From Student to Test Officer
Test Officer, Threat Detection & Systems Survivability Branch, Survivability/Lethality Directorate
The author (right) works with young participants in a Lego League tournament.
Career success today means hit the ground running.
Science, technology, engineering, mathematics: STEM your way to a great job.
ATC holds explosive opportunities for students and young engineers.
I never thought I would have a career “blowing things up,” especially without joining the military. It isn’t the sort of choice they suggest when you take those career path tests in middle school. But here I am, seven years into my profession, and I can tell people that I blow things up for a living (with the help of many qualified people, of course).
How did I get here? My high school guidance counselor asked me what I wanted to do and who I wanted be; like any seventeen-year-old with her whole future in front of her, I had no clue. After asking many questions, I decided to apply to the chemical engineering programs offered by various universities. My logic? My parents are mechanical engineers, and I liked the Honors Chemistry course I had taken in junior year; ergo, Chemical Engineering.
After completing many applications, essays, references and forms, I accepted an offer to attend University of Maryland, Baltimore County in fall 2008.Coincidentally, ATC was hiring engineering students for summer 2009. During my winter break, I got up one day at an hour I’m pretty sure should have been illegal, and with my tea in hand began the four-hour journey through the six-directorate interview process. I was interviewed by Dennis Teefy, then Chief of the Military Environmental Technology Demonstration Center Division, known as METDC, who sought me out before I left for my desperately needed mid-morning nap. After Mr. Teefy explained the mission and versatility of METDC, I knew there was no other job I wanted more that summer than to watch things blow up. And I did.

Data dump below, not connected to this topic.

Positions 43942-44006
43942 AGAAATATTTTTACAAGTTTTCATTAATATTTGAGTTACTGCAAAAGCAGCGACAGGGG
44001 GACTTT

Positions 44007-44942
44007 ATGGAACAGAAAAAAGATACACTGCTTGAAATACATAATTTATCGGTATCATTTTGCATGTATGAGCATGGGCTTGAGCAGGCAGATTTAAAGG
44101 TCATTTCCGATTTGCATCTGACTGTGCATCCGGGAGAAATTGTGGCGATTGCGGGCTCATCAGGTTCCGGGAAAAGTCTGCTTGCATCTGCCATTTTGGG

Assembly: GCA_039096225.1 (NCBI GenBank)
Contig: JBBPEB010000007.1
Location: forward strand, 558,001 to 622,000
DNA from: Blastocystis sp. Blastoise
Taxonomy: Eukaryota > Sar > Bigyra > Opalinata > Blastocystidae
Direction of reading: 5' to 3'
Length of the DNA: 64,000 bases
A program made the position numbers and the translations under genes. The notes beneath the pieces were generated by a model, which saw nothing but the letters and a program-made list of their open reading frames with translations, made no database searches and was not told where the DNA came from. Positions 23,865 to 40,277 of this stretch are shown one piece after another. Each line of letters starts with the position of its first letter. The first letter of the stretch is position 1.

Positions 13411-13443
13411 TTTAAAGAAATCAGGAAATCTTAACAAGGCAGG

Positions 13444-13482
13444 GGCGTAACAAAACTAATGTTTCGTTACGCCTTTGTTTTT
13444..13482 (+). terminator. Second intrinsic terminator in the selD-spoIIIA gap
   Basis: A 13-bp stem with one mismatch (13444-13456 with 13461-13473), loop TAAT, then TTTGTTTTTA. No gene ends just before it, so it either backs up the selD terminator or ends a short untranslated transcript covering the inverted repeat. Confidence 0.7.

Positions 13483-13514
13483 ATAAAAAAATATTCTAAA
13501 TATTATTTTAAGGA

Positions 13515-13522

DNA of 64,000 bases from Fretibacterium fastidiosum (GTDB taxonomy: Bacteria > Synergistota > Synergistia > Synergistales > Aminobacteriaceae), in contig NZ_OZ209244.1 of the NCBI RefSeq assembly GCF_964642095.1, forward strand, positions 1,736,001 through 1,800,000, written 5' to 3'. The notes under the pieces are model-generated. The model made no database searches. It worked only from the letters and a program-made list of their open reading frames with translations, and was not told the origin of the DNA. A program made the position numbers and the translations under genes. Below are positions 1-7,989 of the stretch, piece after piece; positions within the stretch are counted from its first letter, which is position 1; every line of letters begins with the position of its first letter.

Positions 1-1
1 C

During my spring break, I completed the steps to become a Government employee, which I would recommend to everyone. I got paid for that week (yay!) and completed enough paperwork to get my common access card, known as CAC, and a computer within a week of my summer start date (gasp!). I spent the summer doing anything and everything in the division: from organizing the supply cabinet, to two temporary duty assignments, to helping with explosively formed penetrator shots, to even planning a test. Once I returned to school, I saw a few head tilts when I answered the typical question, What did you do this summer? Most engineering students didn’t get an internship until their junior year, and certainly not with the Government, since research and industry were heavily promoted by the instructors. After my explanation, many were asking how they could get in. Score one for the Army!